The Immigration Law Debate from One Former Homeland Security Secretary's Point of View

This is a rush transcript from "On the Record," May 21, 2010. This copy may not be in its final form and may be updated.

GRETA VAN SUSTEREN, FOX NEWS HOST: Tonight: Well, this is not going away. Arizona Governor Jan Brewer.


GOV. JAN BREWER, R - ARIZ.: Mr. President and Secretary Napolitano, it is your responsibility to secure our borders. And I plead with you and I ask you respectfully, Do your job!


VAN SUSTEREN: Well, it certainly is no secret illegal immigration is strangling the state of Arizona. Now, it's been going on for years, and the feds have not solved it. So now Arizona is taking charge, passing a statewide illegal immigration law. And the feds -- well, they don't like what Arizona did, and it's beginning to look like war between Arizona and the United States!

Assistant Secretary of Homeland Security John Morton tells The Chicago Tribune Homeland Security will not necessarily process illegal immigrants referred to them by Arizona.

Assistant Secretary Morton's office gave a statement to "On the Record," reading, in part, "This administration has dedicated unprecedented manpower, technology and infrastructure resources to the southwest border over the course of the past 14 months. It has prioritized smart, effective immigration enforcement that focuses first on criminal aliens who pose a threat to our communities." Now, the statement goes on to say, "The president ordered DoJ to examine the civil rights and other implications of the Arizona law, and that review will inform the government's actions going forward."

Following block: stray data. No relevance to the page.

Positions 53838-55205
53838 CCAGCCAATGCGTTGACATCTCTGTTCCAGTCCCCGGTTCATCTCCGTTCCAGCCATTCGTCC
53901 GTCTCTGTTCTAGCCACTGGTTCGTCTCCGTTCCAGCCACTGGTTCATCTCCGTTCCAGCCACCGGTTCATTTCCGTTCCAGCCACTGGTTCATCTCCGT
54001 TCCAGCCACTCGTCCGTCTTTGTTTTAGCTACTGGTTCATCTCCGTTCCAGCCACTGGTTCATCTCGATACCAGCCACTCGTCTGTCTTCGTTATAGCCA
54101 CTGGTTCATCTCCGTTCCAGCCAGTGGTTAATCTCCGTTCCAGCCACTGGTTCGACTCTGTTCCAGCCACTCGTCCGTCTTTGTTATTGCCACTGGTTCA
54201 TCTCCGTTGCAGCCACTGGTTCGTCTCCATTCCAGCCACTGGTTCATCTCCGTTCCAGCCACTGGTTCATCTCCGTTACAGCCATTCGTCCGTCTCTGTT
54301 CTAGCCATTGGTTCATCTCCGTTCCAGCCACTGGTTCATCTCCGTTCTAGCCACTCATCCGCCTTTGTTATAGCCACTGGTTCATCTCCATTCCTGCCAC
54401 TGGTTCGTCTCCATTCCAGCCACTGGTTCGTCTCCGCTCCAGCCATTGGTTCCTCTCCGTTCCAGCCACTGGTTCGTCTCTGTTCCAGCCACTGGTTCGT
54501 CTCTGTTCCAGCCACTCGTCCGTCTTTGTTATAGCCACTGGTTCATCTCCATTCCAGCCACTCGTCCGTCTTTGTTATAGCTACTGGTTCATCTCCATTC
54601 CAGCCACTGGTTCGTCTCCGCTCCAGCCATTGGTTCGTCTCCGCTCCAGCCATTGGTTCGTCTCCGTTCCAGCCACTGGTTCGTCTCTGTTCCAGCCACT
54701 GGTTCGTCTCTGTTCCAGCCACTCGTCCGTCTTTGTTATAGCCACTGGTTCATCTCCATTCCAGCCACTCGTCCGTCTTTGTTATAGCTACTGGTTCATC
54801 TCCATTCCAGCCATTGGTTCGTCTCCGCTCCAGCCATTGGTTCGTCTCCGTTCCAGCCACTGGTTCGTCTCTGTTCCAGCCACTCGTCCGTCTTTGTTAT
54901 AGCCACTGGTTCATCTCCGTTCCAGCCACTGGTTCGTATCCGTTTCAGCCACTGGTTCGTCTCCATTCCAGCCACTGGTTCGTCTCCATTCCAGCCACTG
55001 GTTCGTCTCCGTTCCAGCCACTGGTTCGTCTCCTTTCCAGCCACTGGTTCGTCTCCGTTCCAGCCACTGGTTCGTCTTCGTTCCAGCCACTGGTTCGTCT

Joining us is Tom Ridge, former Pennsylvania governor and former Homeland Security secretary. Nice to see you, Governor.

TOM RIDGE, FORMER DHS SECRETARY, FORMER PA GOV.: Greta, nice to join you. Thank you.

VAN SUSTEREN: Governor, what a mess Arizona is! And the reaction by this administration is to refer the statute to the Department of Justice. And Arizona seems to be begging for help.

RIDGE: Well, you know, I have some empathy. Once a governor, always a governor. I mean, I can appreciate what the governor's trying to do. I took a look at the implications to Arizona. One out of six kids in the schools are probably the children of illegal immigrants. One out of three people without health care, illegal. Ten, eleven, twelve percent of the prison population, illegal. So they got a problem. It's a law enforcement problem. It's a social problem. It's a financial problem.

And I do think she said in a very respectful way to the president of the United States and the Congress of the United States -- for 25 years, this problem has existed. Now, I don't particularly -- I'm a little uncomfortable with the whole "reasonable suspicion" piece in that law. I mean, I did read the law. It's only 16 pages long -- a little uncomfortable with that.